Andrew Hamilton looks at new research on the relationship of training timing, intensity and sleep quality. What are the implications for training structure and optimising recovery? MORE
Timing your training: early birds and easy riders
According to the conventional thinking late afternoon/early evening – the peak of the daily circadian rhythm – is the best time of day for intense training. But as Andrew Hamilton explains, some research suggests that this isn’t always the case…
It’s long been known that biological rhythms can affect physical performance and without doubt, the most influential rhythm of all is the ‘circadian’ rhythm. The circadian rhythm is your body’s daily wake/sleep rhythm, and is regulated by the secretion of a hormone called melatonin, which also affects body temperature, mental alertness and even reaction times. The highest levels of melatonin tend to occur in the middle of the night, resulting in result in sleepiness and reduced body core temperature and alertness, while the lowest typically occur during the late afternoon/early evening period, which is when most people feel at their best. The prevailing wisdom therefore is that by scheduling your training to coincide with your ‘circadian peak’ (ie late afternoon/early evening), you will not only feel and perform better, your higher core temperature will also reduce any risk of injury. However, some research suggests that this ‘one size fits all’ approach could be misguided because some people might be genetically programmed to perform better in the mornings.
Genetics and ‘time of day’ performance
In one key study, South African researchers gathered together a group of 20 trained cyclists with a certain genetic profile – they all carried a particular gene known as the ‘Period-3 long gene’(1). Studies have shown that people who carry this gene typically report they feel and perform better early in the mornings, and by contrast, start to flag come early evening. The cyclists were fairly fit and were riding around 170km per week. On five separate occasions, the cyclists were asked to complete a 17-min sub-maximal cycling test at 60% (moderate intensity), 80% (hard) and 90% (very hard) of maximum heart rate at 6am, 10am, 2pm, 6pm and 10pm. The order of these test times was random and ample recovery between tests was allowed to ensure that the cyclists were completely fresh at the start of each test session. During each test, the cyclists were asked to rate their perceived effort levels (rating of perceived exertion), even though the actual effort level was identical in each of five tests.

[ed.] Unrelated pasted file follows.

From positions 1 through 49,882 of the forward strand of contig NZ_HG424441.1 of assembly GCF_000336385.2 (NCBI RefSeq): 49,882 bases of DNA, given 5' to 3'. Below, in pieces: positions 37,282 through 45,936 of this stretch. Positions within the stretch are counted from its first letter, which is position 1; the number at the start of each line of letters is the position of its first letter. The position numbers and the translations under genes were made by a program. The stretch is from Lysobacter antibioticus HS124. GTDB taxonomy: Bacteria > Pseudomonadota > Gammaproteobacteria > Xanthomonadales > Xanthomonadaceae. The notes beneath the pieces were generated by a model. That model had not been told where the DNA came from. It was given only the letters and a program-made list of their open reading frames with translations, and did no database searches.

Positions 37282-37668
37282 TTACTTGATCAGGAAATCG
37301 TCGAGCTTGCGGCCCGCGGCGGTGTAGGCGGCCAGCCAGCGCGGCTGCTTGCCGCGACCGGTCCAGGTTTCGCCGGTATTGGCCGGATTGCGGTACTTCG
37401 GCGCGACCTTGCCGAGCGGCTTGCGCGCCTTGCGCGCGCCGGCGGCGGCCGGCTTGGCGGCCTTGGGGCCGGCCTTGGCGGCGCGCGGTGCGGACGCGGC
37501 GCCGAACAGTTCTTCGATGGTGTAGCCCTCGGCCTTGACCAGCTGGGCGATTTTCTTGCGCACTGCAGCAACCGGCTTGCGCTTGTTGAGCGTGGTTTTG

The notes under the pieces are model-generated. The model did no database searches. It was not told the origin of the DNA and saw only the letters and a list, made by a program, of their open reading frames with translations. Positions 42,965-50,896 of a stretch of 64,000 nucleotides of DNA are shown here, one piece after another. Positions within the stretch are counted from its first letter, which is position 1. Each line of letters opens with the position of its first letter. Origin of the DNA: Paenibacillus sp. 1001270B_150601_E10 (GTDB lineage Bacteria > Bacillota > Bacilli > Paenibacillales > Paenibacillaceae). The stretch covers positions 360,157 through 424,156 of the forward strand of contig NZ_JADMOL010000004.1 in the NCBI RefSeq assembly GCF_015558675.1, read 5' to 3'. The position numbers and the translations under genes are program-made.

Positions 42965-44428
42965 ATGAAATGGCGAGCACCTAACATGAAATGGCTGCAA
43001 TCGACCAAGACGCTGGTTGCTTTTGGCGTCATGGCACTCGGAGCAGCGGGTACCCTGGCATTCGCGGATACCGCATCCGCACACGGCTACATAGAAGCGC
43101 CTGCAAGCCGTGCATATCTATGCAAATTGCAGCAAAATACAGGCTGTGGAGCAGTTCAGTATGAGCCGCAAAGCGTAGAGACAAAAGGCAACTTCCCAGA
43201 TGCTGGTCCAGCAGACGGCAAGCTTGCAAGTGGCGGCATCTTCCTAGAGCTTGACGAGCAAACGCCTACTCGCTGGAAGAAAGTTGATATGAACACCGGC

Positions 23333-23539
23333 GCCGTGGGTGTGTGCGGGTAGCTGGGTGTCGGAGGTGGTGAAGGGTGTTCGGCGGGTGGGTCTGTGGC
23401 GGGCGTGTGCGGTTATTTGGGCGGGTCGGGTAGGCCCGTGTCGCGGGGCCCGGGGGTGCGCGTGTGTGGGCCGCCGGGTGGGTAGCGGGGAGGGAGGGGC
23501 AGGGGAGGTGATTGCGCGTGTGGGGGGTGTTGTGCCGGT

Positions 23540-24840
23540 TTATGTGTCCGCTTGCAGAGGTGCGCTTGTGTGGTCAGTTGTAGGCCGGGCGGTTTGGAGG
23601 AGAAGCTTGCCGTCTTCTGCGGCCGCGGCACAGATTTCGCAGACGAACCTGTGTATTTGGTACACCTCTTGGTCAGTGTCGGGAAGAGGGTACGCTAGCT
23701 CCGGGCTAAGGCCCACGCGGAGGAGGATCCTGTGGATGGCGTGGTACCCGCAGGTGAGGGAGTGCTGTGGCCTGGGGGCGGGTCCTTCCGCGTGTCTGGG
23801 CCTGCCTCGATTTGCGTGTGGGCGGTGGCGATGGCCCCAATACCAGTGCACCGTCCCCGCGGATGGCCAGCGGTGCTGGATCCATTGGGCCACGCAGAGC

The results showed that compared to the morning and daytime sessions, the cyclists reported significantly higher ratings of perceived exertion at all three intensities (60%, 80% and 90% of maximum heart rate) during the two evening sessions – ie at 6pm and 10pm. This was despite absolute power output, the speed and the pedalling cadence showing no time-of-day differences. In short, these ‘morning-type’ cyclists perceived exactly the same relative intensity workload to be harder in the evening compared to the morning!
The bigger picture
Until fairly recently, the evidence suggested that given a choice, sportsmen and women should train and/or compete later in the afternoon or early evening because the ebb and flow of the circadian rhythm would ensure better performance. For example, a study on high-intensity cycling ergometer performance found that the total work performed was 9.6% greater in the afternoon compared to the morning(2). Another looked at cycling sprinting power at 4-hourly intervals from 2am to 10pm and found that maximum and average peak power occurred around 5.30pm-6.00pm, just before the peak in the cyclists’ core temperatures, confirming that this was a circadian rhythm effect(3). But this study suggests that for a certain subset of cyclists (and other endurance athletes), morning training may actually be better because the same workload will feel more comfortable than when performed later in the day.
Applying the science:
If you’re naturally a very early riser (lark), you may find preferable to train early in the day because the same training intensity will simply feel easier. How will you know if you’re a lark? You could of course take a genetic test but there are other traits that can be very informative:
- *You wake very early naturally and begin to feel tired early in the evening;
- *You find staying up late for a special occasion is quite difficult;
- *You feel hungry immediately after rising and tend to eat less in the evening.
In short, while many people perform best later in the day, if you’re convinced that you’re a morning person, you’re probably not imagining it so unless you have to, don’t try and force yourself to train later in the day in the belief it will automatically benefit you!
- J Sports Sci. 2014;32(10):917-25
- Can J Sport Sci. 1992 Dec;17(4):316-9
- Int J Sports Med. 2004 Jan;25(1):14-9